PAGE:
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Yesterday, the White House outlined new regulations which require health insurance carriers to provide coverage for many preventive care measures at no cost to policy subscribers. These preventive care measures include dozens of screenings and laboratory tests like blood pressure, diabetes, cholesterol, HIV, and cancer screenings, routine vaccinations, well-visits for infants and children, and prenatal care. Counseling to decrease obesity and stop smoking must also be offered free of charge. The complete list of tests and screenings was compiled by the United States Preventive Services Task Force, an independent panel of health experts.

preventive care, preventive measures, blood pressure screening, cholesterol screening, prenatal care, United States Preventive Services Task Force, Secretary of Health and Human Services, Kathleen Sebelius, Planned Parenthood

Preventive Services Now Free For the Insured

The new regulations will apply to new health plans beginning coverage after September 23, 2010 as well as to existing plans that make major changes after this date. Secretary of Health and Human Services Kathleen Sebelius estimates this change will affect 10 million Americans with individual and family health insurance and 31 million Americans in new employer-sponsored plans next year. In most instances, the task force has detailed how frequently a screening should be performed. Where the task force hasn’t specified a service’s recommended frequency, they ask health insurers to use “reasonable medical management techniques to determine the frequency.” Though these tests must now be offered to subscribers at no cost, insurance carriers will still be allowed to charge patients for treatments related to conditions detected after a screening.

The benefits of utilizing preventive services are real: Secretary Sebelius noted in a press conference for the release of these regulations that 100,000 deaths annually could be prevented if patients effectively used colorectal and breast cancer screenings, flu vaccines, counseling on smoking, and counseling on aspirin therapy to prevent heart disease. Unfortunately, it’s estimated that Americans use preventive services at only half the rate recommended by physicians and experts. Consumers need to take advantage of the preventive services that will be more widely available (and free!) as a result of these new regulations. Now there should be no excuse for those with individual and family or employer-sponsored coverage for whom these tests are free to take responsibility for their own health by getting screenings.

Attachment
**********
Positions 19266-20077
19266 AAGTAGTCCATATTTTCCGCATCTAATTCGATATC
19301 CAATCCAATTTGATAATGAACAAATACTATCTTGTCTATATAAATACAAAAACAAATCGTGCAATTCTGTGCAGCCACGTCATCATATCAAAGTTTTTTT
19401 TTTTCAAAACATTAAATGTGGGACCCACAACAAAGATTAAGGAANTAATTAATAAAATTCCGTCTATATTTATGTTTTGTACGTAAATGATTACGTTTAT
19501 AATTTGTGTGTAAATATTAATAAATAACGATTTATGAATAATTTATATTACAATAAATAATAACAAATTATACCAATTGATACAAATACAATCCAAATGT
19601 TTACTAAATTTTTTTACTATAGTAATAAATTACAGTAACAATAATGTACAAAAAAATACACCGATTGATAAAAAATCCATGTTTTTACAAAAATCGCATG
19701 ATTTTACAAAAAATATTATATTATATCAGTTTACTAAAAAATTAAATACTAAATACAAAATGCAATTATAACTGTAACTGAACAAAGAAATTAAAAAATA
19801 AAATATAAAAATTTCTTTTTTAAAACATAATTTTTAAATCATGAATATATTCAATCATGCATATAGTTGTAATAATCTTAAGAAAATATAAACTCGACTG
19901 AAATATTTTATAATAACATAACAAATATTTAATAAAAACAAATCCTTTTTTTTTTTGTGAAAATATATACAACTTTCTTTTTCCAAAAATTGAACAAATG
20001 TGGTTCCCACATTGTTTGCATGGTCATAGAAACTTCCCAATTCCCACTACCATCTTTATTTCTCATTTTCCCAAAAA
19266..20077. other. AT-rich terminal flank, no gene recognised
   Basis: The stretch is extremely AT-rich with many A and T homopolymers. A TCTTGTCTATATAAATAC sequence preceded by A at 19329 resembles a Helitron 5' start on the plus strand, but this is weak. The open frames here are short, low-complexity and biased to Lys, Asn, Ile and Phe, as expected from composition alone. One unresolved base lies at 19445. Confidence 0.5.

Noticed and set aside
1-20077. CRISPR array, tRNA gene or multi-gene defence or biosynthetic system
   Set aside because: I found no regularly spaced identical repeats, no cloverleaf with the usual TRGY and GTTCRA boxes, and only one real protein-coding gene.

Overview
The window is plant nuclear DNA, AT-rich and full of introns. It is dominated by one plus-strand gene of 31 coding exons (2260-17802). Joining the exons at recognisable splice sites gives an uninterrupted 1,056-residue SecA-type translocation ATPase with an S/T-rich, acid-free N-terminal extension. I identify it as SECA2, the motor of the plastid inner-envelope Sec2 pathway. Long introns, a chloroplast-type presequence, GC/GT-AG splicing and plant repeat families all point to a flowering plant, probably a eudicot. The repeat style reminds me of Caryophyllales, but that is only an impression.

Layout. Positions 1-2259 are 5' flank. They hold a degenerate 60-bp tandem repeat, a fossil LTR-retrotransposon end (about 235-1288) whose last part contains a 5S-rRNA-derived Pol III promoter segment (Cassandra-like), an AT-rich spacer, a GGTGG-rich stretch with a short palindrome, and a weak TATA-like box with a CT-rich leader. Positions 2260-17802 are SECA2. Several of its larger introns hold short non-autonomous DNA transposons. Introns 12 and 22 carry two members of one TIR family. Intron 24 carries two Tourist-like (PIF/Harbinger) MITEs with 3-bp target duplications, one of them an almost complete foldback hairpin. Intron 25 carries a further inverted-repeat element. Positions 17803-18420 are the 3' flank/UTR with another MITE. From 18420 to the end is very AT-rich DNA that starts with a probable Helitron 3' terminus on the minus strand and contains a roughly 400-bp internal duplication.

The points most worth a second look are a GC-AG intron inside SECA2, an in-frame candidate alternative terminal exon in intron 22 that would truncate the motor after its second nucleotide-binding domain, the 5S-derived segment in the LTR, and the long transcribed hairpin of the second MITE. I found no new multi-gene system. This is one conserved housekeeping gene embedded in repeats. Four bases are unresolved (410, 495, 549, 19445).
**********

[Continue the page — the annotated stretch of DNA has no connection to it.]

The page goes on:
Secretary Sebelius also announced the task force is now compiling a list of preventive services that carriers must offer for free to women to supplement the services already required, including genetic counseling for women with family history of breast cancer, counseling to promote breast-feeding, and osteoporosis screenings. A controversy is on the horizon already with regard to this second list of women’s services. The Planned Parenthood Federation of America has argued publicly that insurance plans should be required to cover contraceptives without co-payments, a proposition pro-life groups will undoubtedly oppose.

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